Maybe. Even somewhat likely.
In response to my assertion Friday that eBay is grossly overpaying for the acquisition, commenters on that post are saying that the asset value of Skype’s huge network of users will eventually produce phone-company like income for the auction company. Fred Wilson blogs “…I would be willing to bet that Skype will (and would have if it had stayed independent) generate significant cash flow in the coming years… It’s a jewel of a business.”
Skype has started to sell revenue-generating services like SkypeOut and SkypeIn. Skype has announced and unannounced deals which will result in the service appearing preloaded and baked-in on a number of different devices, some of them mobile, over the next year. Metcalfe’s law rightly attributes great value to the Skype network, virtual though it is; and Skype the company has ruthlessly and efficiently kept that value to themselves by declining to be interoperable with other services. Given the lack of interoperability, a new user has little choice – there are many more people to talk to on Skype than anywhere else. Why sign up with anyone else?
Fred does go onto say that, despite the fact that Skype might be worth $2.6 billion, “…the eBay deal was kind of nutty.” I think it’s very nutty so our disagreement is in degrees of nuttiness.
But I do think that eBay may be your next phone company. Or Google. Or Yahoo. Or MSN. Microsoft Windows Server System may, someday, include, an IP PBX. I just don’t think that any of them will make any money directly by being a phone company. They are being forced into offering voice service by an arms race with each other. Great for us talkers, not so great for providers.
If you want to know the future of voice communication, look at the history of email. Once upon a time email was offered on closed networks. MCI Mail even charged by the “MCI ounce” – a thousand characters. AT&T bought Western Union EasyLink so that Ma Bell could become the post office of commercial email. Trouble is that email doesn’t require a post office. It travels over the Internet between sending and receiving server directly. Enterprises own their own sending and receiving servers. Individuals share the sending and receiving servers of their ISPs or of Yahoo, MSN, or Google (you can usually tell whose server someone is using by their email address, of course). We think of email as being free because there is no incremental cost per message.
IP Voice communication (VoIP) doesn’t require network intermediaries any more than email does. That’s why Skype could afford to provide free Skype-to-Skype calling. With a tiny bit of distributed directory help, the caller’s machine can talk directly to the callee’s machine. There is money to be made in switching calls between VoIP to POTS (Plain Old Telephone Service) because that switching requires a lot of server power and business relationships (that’s part of what my old company, ITXC, did). SkypeOut and Vonage both charge their users in one way or another for these calls which are leaving their networks.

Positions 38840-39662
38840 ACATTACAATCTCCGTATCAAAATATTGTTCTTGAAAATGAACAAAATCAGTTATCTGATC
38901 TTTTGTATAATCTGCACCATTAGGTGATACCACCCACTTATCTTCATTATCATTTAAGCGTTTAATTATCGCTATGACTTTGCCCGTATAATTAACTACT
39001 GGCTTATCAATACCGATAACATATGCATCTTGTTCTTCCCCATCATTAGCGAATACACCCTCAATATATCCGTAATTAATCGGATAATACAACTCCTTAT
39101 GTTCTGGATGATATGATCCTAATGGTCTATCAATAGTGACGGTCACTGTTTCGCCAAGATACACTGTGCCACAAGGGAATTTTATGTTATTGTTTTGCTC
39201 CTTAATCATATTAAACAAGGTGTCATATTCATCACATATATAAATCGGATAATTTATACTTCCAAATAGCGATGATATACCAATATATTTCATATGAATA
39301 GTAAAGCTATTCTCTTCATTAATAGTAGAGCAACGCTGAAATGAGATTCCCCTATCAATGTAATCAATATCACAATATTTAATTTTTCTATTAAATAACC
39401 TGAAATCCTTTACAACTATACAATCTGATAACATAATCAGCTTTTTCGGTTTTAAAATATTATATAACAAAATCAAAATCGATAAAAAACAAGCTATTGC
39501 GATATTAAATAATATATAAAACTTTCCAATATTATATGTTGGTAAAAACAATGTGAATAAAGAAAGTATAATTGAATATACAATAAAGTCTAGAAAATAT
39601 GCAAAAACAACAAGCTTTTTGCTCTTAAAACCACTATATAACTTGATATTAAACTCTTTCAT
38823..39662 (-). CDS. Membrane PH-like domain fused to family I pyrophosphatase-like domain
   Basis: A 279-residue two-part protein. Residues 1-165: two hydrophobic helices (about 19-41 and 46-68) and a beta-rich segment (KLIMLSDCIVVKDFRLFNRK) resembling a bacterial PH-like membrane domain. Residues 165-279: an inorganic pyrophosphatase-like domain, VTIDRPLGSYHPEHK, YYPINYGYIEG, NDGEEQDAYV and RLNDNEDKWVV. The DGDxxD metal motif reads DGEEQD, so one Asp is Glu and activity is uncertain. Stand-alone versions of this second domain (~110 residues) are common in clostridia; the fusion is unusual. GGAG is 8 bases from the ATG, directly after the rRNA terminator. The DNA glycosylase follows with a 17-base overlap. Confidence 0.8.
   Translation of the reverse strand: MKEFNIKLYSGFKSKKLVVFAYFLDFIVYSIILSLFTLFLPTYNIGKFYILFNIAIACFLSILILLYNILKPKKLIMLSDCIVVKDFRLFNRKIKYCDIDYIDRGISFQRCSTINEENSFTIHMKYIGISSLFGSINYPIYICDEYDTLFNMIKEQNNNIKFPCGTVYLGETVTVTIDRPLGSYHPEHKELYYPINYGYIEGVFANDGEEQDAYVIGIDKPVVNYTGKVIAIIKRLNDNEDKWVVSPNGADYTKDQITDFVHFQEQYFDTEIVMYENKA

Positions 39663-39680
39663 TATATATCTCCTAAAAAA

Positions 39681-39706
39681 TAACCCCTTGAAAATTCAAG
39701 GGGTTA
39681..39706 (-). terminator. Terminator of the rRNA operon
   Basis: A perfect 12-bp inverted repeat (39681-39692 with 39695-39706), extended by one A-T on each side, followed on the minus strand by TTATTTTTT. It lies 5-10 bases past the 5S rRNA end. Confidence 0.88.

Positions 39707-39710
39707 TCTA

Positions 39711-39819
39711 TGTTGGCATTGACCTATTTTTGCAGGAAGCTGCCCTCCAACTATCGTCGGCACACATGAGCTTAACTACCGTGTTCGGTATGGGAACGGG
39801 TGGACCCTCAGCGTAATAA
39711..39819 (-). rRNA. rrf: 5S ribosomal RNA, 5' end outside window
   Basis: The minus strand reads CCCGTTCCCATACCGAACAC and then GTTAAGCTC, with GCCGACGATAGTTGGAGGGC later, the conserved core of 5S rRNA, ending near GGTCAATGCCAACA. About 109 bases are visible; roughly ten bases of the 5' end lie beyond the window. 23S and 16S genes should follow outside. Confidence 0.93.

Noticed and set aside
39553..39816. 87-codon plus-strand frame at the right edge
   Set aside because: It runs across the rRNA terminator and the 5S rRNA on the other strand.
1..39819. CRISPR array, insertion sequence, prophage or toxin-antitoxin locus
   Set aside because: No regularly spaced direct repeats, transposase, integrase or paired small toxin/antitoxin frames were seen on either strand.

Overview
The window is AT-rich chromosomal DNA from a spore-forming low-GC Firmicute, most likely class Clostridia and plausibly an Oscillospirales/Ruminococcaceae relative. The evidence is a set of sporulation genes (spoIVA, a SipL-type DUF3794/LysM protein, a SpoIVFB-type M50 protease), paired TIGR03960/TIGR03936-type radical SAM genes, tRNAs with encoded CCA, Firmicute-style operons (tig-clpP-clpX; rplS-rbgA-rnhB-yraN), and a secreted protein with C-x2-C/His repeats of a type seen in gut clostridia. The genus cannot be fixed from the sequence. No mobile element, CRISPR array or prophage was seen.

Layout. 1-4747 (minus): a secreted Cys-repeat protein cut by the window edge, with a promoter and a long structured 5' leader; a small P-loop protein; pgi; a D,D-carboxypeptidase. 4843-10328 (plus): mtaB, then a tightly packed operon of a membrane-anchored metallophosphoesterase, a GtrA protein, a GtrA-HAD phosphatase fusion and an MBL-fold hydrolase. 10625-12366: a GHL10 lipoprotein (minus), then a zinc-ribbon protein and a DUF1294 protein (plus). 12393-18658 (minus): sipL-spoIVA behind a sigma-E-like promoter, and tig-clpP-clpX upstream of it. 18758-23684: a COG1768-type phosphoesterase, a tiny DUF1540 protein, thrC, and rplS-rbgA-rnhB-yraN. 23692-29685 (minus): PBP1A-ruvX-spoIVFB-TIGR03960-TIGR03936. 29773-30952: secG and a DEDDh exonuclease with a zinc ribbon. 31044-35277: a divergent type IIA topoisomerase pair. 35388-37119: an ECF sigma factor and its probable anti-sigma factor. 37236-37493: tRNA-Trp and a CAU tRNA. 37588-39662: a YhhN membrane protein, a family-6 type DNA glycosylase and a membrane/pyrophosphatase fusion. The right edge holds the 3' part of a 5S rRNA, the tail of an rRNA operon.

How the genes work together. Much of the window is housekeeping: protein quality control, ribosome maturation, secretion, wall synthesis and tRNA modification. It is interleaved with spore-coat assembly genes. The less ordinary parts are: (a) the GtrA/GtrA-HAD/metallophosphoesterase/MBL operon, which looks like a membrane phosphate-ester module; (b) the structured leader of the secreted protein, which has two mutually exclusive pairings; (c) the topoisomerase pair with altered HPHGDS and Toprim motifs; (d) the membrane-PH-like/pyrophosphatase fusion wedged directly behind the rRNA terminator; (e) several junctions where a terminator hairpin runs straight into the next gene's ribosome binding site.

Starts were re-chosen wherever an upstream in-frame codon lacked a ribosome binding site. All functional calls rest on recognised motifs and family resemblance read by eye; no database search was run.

The only way to get from Skype to another VoIP network today is through POTS because Skype is not interoperable with these other networks. So Skype has a revenue opportunity even for VoIP calls when those calls are going “offnet” – to some other provider. That will change. CompuServe email didn’t used to be interoperable with MCI Mail didn’t use to be interoperable with EasyLink either.
This is what I think will happen:
eBay will open Skype up to interoperability with other VoIP providers much sooner than Skype would have as a standalone company. Why? Because eBay the auctioneer is going to make a big deal out of voice as part of its auctions and they won’t want to put obstacles in the way of nonSkype users participating in the auctions.
The nonSkype VoIP services will be able to grow based on marketing, distribution and features since their users will now be able to interconnect “free” with Skypers. VoIP phones with WiFi or Ethernet connections will cost about $10 at the drug store and be given away with subscriptions to many services and in Cracker Jack boxes.
More people will use both Skype and other VoIP services more quickly than most analysts think. I still stick with my prediction that substantially all calls will be VoIP by 2010.
As we are already seeing, the operators of these services will be the same companies which offer voice mail today: cablecos and telcos acting as ISPs, Microsoft, Yahoo, Google, AOL etc. For competitive reasons, one of them will be able to charge incrementally for VoIP to VoIP calls. Nor will they be able to charge for voice mail any more than they charge for email. The income that they get from off-network calls will decline rapidly as we all start to use VoIP-enabled phones and other devices.
Having the big boys in the business is important because, right now, the regional bells (RBOCs) are winning the lobbying battle to use the FCC as an incumbent protection agency. AT&T and Worldcom used to be a lobbying counterweight to the RBOCs – but now they’re gone as a lobbying force. Assuming Silicon Valley does a better job lobbying than it has before, it can counter the biggest threat to US growth of VoIP – protective regulation.
So eBay may well become your phone company. Good news is you probably won’t even have to pay them for the privilege. But this service won’t be a significant revenue opportunity for them. It will be a cost of doing business.
I think eBay could have got there at much less cost. But they did leap to the front of the line by acquiring Skype so we’ll see.